Snow: 1, Birmingham: 0.
It took me about two hours to drive two miles (to Brookwood Village from the office for my fellow Birmingham folks). Once I realized getting on the highway in my car was not an option, I pulled into Brookwood, parked my car, and made peace with the fact that I was going to have to walk to a friend’s apartment.
So, after some lunch and a trip to Macy’s to buy a toboggan, my friend and I started our seven mile trek up Highway 280. It was crazy seeing a highway that is normally gridlocked with hundreds of people effectively empty.
If we had been prepared, we would definitely have done some snow angels in the middle of the road. But we weren’t since no one had any idea how bad the weather would turn out to be!
Eventually, after stopping numerous times to help push people up hills, out of ditches, and out of traffic jams, we made it to the apartment and to some much needed heat! We ended up walking another three miles to get some food from a nearby Target. I was so thankful to have a place to stay while so many others had to spend the night in their cars. Also, I had my laptop, so I was able to work Wednesday and Thursday remotely, and then finally got back to my car Thursday night around 7:00. Needless to say, it felt great to be driving again and is amazing being back in the office (complete with dual monitors, an amazing team, and family lunch!).
Trent (Software Development)
It was 11 AM on a Tuesday. While meeting in Left Brain I receive an email. I know it’s bad form to check emails during meetings but this one caught my eye. It was from Dave. When you get an email from Dave it is important. That was the beginning of Snowpocalypse 2014.
The email explained that the weather was getting pretty bad outside and that we needed to use our good judgement to figure out travel plans. I thought to myself, ‘I have an SUV, I will be fine.’, famous last words. Once we left the meeting I looked outside, I knew then I was wrong, DEAD wrong. The snow was falling hard, the roads were reflective from the slippery ice, my hopes of making it home were no existent.
I spoke with my wife who had been at work early that morning and found out she was not going to be able to leave. I felt for her, she was tired and there was no chance she would be able to sleep given that the next shift of Chemists weren’t going to make it in. So, we bunkered down. We all mentally started plotting our office sleeping arrangements. Friends became contenders for the comfortable couches and bean bag chairs around the office. It was a dark time for all.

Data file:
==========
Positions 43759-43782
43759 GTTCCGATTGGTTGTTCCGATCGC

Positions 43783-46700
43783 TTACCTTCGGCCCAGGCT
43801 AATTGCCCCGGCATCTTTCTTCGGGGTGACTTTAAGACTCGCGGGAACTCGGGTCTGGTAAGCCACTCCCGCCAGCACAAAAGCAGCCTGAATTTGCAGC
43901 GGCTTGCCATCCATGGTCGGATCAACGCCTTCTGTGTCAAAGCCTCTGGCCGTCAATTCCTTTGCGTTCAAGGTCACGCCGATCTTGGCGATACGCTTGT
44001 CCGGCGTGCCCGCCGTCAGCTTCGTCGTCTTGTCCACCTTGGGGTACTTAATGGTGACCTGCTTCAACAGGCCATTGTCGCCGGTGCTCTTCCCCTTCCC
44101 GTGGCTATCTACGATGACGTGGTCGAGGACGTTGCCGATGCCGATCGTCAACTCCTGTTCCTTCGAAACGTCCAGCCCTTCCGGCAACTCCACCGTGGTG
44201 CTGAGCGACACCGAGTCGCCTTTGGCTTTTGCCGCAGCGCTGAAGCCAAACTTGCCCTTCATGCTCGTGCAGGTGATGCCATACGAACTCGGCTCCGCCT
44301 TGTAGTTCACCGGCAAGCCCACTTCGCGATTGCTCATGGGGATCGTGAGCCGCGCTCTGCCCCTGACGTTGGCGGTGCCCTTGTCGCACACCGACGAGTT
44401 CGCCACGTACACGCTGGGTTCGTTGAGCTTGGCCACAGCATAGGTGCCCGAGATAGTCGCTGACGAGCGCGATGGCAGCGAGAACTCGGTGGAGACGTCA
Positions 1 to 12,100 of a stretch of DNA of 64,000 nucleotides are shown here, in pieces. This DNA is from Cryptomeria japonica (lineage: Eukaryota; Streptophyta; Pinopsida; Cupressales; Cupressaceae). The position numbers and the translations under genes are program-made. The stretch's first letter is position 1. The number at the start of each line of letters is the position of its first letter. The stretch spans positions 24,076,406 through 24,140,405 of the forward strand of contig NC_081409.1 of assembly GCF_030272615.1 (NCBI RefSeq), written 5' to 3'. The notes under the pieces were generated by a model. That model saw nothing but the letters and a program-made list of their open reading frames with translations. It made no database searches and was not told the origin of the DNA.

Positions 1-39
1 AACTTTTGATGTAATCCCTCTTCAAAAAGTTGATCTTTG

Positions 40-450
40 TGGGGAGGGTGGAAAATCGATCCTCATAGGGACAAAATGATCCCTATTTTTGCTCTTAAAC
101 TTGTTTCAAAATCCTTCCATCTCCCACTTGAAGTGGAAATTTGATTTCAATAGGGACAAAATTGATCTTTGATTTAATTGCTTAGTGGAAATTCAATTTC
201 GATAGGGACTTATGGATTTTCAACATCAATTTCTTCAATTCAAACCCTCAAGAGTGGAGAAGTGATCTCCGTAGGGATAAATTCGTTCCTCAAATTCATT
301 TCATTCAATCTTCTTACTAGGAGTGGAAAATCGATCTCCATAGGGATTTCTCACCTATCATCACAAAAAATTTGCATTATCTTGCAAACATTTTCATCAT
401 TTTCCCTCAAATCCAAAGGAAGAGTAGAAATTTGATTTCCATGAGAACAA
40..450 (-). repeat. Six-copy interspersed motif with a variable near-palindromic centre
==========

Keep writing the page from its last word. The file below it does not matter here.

There are 4 things an engineer cannot live without in these situations, coffee, a computer, music, and food. The first 3 were easy to come by at Daxko headquarters, the 4th would take effort. We gathered the troops and set out into the blistering cold. Like early hunter gatherers we walked the icy roads to a nearby cafeteria. That walk showed us what we were made of. After a grueling 10 minute trek, we made it! We sat, we ate, we enjoyed each others company and all was well. The walk back to the office seemed a lot easier.
The next morning didn’t bring very much optimism. The roads were terrible, vehicles were abandoned everywhere, chances of getting home were bleak. I had no intention of leaving until I spoke to my wife. She had had it. I needed to rescue her. I called upon a dear friend and fellow teammate with a 4×4 and we set out on our rescue mission to UAB. The roads were rough but we traversed them like a professional snow skier. We saved the princess and made it back to the office!
It was not enough to be back to the office. I needed to get her home, and we needed to feed our awesome cat.
We made the choice to get on the roads. It was a treacherous journey. We slid, we panicked, but we made it home.